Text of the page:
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After year 9 pupils had formed mock political parties and gone through a mock political process, including a leaders' debate, voting and coalition forming, Ms Wright yesterday announced the outcome.
"It was fantastic, it was really wonderful. We're just so grateful to Otago Girls' High School,'' registrar of electors Rachel McAnally, of Dunedin, said.
The participating pupils had embraced the awareness-raising programme, and had become fully involved, she said.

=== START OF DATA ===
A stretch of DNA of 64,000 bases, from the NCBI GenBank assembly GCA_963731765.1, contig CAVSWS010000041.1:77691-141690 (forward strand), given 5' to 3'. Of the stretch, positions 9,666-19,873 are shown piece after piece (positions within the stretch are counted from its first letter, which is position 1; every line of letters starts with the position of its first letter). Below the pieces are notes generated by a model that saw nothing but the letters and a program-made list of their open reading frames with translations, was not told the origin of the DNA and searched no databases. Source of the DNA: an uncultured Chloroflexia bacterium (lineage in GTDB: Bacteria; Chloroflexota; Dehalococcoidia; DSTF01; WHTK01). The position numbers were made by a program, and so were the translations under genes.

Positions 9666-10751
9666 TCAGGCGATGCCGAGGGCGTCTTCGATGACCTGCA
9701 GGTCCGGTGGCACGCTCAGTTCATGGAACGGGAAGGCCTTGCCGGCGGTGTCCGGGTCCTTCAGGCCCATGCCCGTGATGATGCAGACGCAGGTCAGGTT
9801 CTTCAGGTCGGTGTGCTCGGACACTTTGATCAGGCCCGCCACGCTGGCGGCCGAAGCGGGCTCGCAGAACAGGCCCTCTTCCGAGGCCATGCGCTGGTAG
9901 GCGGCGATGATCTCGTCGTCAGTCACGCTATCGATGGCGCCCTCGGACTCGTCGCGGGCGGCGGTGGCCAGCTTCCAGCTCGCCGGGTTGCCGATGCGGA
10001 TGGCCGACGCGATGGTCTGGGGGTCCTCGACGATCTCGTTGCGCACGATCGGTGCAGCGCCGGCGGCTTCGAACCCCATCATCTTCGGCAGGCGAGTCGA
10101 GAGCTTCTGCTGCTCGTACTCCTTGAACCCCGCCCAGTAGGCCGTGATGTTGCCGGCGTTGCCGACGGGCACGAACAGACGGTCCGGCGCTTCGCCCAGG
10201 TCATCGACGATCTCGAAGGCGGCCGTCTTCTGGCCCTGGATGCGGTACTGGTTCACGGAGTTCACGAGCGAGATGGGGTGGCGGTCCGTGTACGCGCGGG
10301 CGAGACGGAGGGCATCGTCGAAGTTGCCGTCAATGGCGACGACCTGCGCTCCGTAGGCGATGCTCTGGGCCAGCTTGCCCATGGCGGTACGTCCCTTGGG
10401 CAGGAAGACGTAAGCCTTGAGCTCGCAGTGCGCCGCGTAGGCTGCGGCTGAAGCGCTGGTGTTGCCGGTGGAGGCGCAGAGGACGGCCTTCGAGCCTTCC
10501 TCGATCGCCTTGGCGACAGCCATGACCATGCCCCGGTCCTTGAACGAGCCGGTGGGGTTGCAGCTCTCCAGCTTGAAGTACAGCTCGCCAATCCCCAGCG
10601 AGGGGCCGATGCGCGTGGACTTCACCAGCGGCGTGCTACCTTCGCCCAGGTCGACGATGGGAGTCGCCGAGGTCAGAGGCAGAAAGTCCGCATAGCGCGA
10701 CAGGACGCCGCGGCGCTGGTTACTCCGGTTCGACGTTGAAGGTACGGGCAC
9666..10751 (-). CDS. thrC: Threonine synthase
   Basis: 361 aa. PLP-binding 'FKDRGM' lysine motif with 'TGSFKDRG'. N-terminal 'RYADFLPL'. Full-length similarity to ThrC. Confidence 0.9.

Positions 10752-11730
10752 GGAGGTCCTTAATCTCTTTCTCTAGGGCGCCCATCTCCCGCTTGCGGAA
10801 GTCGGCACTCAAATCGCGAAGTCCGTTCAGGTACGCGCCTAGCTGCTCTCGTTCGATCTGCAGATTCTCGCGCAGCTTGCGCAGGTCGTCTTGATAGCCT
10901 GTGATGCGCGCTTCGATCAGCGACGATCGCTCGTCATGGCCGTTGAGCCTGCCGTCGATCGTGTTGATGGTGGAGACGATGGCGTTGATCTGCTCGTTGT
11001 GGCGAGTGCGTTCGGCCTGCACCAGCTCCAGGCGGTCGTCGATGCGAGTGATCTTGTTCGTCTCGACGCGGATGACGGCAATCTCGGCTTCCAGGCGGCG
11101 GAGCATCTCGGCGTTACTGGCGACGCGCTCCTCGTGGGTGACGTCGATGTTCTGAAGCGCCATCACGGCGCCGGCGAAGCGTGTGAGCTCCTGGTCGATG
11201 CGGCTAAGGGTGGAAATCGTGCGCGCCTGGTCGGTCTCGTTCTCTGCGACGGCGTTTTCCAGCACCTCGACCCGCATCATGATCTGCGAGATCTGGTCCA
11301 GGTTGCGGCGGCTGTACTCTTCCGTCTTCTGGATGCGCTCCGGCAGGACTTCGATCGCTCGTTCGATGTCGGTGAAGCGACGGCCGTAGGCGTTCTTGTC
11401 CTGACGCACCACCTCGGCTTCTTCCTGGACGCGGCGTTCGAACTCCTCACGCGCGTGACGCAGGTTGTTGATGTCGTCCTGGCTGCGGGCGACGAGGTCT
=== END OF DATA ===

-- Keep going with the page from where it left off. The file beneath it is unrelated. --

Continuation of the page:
Generation Vote, an Otago University Students' Association club, joined forces with the Dunedin Electoral Office to offer the programme, which included teaching by Otago Girls' teacher Rosie Joyce.
Generation Vote director Laura Anderson said youth voting turnout had only slightly increased at the 2017 General Election.
The club, comprising university politics students, was founded last year to teach "civic literacy'' and "to foster a generation of engaged citizens'' in Dunedin.
"We want to see civics education entrenched in New Zealand's education system,'' Ms Anderson said.
She was "absolutely stoked'' with how well the programme had gone, and it had been "amazing'' to have the country's chief electoral officer arriving from Wellington.